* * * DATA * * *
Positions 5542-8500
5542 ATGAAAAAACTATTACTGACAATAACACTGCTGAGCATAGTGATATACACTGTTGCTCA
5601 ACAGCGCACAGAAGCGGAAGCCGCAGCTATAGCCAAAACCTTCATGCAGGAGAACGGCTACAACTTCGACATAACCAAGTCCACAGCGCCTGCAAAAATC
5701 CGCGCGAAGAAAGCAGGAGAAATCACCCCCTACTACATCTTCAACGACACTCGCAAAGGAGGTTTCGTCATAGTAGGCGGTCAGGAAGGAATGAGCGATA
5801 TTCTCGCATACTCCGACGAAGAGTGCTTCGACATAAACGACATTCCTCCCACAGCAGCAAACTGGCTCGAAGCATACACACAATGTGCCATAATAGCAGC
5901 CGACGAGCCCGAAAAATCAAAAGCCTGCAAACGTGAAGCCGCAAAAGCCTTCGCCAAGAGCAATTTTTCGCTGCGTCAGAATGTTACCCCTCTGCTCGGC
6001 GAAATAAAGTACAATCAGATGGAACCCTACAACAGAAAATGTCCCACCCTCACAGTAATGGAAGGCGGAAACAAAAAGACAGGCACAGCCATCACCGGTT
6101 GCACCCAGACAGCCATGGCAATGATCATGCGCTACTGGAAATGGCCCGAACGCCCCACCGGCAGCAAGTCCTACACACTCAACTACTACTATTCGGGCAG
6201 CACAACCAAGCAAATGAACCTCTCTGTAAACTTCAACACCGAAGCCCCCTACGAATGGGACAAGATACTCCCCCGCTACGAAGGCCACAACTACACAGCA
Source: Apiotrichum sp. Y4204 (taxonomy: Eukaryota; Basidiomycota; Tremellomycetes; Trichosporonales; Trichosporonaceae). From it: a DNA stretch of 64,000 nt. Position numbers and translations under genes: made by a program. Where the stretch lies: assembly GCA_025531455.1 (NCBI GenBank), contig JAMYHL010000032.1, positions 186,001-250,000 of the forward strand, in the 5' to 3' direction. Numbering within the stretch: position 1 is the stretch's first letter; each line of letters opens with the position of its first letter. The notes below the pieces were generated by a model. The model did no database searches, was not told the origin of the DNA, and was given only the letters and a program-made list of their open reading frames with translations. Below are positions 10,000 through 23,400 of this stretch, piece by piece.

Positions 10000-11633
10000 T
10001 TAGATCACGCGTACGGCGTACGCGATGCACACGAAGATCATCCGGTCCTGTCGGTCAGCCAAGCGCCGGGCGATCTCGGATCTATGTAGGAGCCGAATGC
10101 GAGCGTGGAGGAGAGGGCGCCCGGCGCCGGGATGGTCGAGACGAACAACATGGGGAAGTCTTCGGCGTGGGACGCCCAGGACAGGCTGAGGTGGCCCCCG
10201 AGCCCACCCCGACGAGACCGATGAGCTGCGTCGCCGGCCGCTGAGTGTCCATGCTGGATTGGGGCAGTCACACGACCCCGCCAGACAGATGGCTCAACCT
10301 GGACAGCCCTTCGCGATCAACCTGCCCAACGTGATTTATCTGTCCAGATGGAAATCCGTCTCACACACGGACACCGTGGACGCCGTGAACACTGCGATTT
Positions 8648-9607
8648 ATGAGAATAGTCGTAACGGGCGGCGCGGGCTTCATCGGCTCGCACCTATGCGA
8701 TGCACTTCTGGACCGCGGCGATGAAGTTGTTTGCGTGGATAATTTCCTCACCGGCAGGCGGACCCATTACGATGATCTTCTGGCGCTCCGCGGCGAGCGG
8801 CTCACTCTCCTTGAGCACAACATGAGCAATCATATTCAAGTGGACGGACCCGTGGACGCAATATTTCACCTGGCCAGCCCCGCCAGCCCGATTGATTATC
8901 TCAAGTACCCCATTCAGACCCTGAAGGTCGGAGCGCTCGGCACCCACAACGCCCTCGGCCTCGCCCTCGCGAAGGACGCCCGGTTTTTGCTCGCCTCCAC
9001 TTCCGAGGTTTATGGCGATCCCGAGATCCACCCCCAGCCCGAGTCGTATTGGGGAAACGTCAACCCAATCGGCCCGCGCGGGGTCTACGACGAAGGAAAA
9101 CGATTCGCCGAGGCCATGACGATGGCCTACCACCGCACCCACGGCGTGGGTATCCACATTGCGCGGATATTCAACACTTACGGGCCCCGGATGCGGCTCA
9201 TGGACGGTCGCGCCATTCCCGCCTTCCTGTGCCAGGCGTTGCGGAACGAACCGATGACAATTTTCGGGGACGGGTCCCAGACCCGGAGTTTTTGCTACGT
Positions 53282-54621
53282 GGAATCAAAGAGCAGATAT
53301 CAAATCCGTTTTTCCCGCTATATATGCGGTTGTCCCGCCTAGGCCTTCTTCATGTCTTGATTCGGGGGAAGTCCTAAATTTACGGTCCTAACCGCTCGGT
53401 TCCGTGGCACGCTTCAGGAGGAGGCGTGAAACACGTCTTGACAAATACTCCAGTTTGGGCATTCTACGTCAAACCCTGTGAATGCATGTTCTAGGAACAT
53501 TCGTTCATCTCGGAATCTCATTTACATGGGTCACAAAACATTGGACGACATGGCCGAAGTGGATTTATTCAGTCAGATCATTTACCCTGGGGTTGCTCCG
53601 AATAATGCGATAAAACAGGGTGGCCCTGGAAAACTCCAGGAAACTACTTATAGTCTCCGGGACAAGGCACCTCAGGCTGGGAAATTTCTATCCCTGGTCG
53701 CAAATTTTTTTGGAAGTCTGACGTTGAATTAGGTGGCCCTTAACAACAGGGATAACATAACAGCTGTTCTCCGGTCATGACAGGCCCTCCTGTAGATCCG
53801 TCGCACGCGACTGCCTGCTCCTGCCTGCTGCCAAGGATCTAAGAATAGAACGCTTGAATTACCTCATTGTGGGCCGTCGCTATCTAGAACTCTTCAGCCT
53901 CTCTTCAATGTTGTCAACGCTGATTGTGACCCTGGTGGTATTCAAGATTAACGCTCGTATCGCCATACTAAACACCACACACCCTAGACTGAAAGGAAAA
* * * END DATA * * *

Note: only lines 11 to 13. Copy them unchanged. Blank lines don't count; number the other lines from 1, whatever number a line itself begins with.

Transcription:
Positions 10000-11633
10000 T
10001 TAGATCACGCGTACGGCGTACGCGATGCACACGAAGATCATCCGGTCCTGTCGGTCAGCCAAGCGCCGGGCGATCTCGGATCTATGTAGGAGCCGAATGC